According to the latest industry report published by the World Semiconductor Trade Statistics (WSTS), the global semiconductor market is expected to increase 9.5% in 2018 representing a growth of $451 billion.
Increased connectivity and automated driving are shifting where revenue is going in the automotive sector. This shift is going to affect demand for automotive semiconductors bringing new opportunities. Semiconductor leaders must consider the discussion of new strategies adapting to the rapidly evolving automotive market.
The future of car sharing: Mercedes-Benz Smart EQ Level 5: fully autonomous
Image source: Susan Fourtané
Earlier this year at Mobile World Congress in Barcelona, global automotive OEMs introduced innovative sensors, mapping applications, and connectivity platforms among other new technologies embedded in the connected vehicles.
The expansion and adoption of electric vehicles (EVs) is going to impact public and private transport as well as logistics. As vehicles become more complex, the demand for automotive semiconductors will continue to enable innovations in automotive technology.
According to a McKinsey report, there are three topics all semiconductor leaders must consider in order to pursue automotive opportunities
- Trends shaping the automotive landscape
- Factors that affect demand for automotive semiconductors
- Major strategic issues to be addressed to adapt to the evolving market
The automotive market revolution means semiconductor evolution
In an Automotive Revolution: Perspective Toward 2030 report published by McKinsey, the research company reviewed four major forces that are transforming the automotive industry:
- Vehicle electrification: EVs could easily represent 5% to 10% of car sales by 2020. This is going to keep growing as they comply with global emission regulations reaching between 35% and 50% by 2030 as established by the Paris Agreement. Up to 15% of cars sold in 2030 could be fully autonomous.
- Increased connectivity: Vehicle-to-vehicle (V2V) and vehicle-to infrastructure (V2I) connectivity are rapidly increasing. They will be totally supported by 5G networks around 2020. This connectivity extends to vehicle-to-home. BMW vehicles, for example, connects to smart-home services such as Deutsche Telekom’s SmartHome app. This lets drivers to adjust home’s heating and lighting while on the road. As better connectivity features and solutions become mainstream, the revenue they produce for OEMs could rise more than $60 billion by 2020.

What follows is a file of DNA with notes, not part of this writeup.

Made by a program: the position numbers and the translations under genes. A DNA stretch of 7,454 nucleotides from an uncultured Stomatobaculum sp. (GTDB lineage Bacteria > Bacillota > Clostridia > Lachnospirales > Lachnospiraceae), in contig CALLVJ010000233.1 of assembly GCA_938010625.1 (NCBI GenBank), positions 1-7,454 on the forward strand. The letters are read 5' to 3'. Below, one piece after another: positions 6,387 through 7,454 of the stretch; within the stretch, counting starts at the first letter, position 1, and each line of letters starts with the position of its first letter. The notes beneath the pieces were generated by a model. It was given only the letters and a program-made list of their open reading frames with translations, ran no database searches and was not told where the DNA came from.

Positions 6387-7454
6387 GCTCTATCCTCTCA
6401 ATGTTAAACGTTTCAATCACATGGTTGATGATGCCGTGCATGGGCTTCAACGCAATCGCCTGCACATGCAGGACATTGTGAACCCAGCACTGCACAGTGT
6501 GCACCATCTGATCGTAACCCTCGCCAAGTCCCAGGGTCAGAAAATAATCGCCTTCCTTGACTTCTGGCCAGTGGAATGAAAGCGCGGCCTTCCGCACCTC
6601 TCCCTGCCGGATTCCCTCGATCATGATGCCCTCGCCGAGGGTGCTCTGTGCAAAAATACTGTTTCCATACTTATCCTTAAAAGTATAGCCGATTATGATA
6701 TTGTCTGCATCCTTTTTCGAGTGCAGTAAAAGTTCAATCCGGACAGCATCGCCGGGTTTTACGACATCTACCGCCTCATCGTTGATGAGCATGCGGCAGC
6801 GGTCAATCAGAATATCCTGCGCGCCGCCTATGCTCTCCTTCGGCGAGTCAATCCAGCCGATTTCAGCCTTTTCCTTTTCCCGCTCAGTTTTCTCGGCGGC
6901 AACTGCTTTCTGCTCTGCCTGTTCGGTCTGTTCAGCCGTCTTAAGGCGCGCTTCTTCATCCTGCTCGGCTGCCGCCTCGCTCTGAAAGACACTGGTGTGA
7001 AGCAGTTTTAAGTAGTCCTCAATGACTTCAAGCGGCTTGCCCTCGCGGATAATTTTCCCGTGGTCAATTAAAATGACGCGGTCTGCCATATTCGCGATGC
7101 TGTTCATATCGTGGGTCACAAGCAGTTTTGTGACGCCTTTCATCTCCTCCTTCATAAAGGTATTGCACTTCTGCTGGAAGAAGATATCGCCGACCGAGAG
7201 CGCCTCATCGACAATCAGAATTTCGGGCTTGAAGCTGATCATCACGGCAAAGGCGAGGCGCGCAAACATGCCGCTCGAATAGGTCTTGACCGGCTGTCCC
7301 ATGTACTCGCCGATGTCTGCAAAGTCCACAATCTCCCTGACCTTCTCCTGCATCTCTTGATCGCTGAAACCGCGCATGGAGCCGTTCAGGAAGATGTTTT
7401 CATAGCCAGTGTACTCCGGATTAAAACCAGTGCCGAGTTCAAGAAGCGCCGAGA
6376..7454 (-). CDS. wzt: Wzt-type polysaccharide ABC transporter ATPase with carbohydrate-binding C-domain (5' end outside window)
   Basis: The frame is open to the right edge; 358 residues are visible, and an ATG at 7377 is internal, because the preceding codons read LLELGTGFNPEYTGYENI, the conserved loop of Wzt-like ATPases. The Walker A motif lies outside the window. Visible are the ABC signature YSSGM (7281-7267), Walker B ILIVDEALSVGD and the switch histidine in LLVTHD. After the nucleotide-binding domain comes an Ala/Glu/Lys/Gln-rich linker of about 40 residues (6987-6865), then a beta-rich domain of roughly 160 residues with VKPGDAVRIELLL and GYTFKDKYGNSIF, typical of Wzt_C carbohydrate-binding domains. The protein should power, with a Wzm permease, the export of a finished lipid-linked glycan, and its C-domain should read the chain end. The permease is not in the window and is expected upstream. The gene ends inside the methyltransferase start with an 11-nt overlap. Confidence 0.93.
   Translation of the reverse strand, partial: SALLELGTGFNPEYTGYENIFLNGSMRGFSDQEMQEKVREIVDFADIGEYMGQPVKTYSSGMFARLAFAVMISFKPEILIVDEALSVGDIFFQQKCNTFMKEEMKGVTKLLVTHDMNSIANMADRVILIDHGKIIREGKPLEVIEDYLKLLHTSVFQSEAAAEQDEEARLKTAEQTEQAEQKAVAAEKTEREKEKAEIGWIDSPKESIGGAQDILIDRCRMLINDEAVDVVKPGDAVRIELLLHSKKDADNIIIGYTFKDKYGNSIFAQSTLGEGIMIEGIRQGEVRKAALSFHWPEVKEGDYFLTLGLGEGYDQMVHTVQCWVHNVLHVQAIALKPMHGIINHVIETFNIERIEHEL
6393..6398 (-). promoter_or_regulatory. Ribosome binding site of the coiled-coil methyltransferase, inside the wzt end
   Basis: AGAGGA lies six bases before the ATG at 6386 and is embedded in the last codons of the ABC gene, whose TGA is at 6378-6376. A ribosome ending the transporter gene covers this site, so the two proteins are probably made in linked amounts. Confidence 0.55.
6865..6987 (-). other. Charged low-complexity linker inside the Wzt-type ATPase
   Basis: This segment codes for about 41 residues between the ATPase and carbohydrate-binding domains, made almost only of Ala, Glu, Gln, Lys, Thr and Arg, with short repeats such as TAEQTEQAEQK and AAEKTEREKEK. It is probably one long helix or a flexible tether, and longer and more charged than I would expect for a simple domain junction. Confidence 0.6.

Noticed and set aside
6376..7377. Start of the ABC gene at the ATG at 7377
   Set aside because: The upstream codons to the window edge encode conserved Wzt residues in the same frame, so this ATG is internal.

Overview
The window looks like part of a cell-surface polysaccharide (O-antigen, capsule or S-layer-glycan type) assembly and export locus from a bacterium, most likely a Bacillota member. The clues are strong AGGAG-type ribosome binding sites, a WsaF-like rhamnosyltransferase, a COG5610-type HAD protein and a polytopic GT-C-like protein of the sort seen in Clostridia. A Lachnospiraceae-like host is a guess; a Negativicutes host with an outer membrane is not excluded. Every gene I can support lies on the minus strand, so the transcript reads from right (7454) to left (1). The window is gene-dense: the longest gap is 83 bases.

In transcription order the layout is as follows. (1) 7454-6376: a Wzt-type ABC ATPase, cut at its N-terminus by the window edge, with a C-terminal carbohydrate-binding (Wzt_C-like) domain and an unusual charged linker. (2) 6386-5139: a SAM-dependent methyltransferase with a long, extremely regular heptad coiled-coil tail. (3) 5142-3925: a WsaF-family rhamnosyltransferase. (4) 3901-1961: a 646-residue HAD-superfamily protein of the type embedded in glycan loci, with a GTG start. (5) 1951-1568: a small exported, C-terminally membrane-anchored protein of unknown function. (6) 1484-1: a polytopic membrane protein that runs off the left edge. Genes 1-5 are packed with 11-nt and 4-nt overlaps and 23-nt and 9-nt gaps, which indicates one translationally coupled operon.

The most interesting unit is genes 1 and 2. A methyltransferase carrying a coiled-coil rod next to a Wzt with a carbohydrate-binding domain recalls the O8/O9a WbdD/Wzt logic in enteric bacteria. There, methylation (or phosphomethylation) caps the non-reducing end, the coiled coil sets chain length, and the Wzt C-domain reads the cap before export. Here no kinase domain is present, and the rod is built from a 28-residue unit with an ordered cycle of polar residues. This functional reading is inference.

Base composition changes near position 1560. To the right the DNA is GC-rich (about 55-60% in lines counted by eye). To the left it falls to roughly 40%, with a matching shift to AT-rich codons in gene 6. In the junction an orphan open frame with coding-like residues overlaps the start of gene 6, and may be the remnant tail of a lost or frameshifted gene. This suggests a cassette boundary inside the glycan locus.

- The growth of autonomous driving: Autonomous cars are classified based on their driving capabilities. SAE International created a standard classification system that includes six categories:
- Level 0, no automation: Drivers control all functions.
- Level 1, driver assistance: The vehicle controls steering or acceleration and deceleration, but drivers must be ready to take control at any time.
- Level 2, partial automation: Vehicles control accelerating, decelerating, and steering. Drivers can take control at any time.
- Level 3, conditional automation: Vehicles control all functions. The system may request the driver intervention in certain situations.
- Level 4, highly autonomous: Vehicles control all tasks. The system may ask drivers to intervene at some point but can direct the car if there is no response.
- Level 5, fully autonomous: Drivers start the car and establish destination, but vehicle software makes all the decisions.
Highly autonomous (Level 4) vehicles are expected to hit the road between 2020 and 2025, after which they could experience steady growth. According to McKinsey, 35% of vehicles sold in 2030 will have conditional automation (Level 3) and 15% will have high automation (Level 4). Global automotive revenues could reach about $6.7 trillion by 2030 at a growth rate of around 4.4% annually.
- Shared mobility services: McKinsey’s forecast suggests that e-hauling or ride-sharing services could represent 10% of vehicle purchases by 2030. This shift in the horizon is prompting many OEMs to increase efforts to capture this market.
Image source: McKinsey analysis
OEMs and suppliers must be sure to address fundamental concerns about security and safety since the exact growth depends on improvements in core tchnologies, pricing, consumer acceptance of self-driving vehicles, and how secure and safe they are.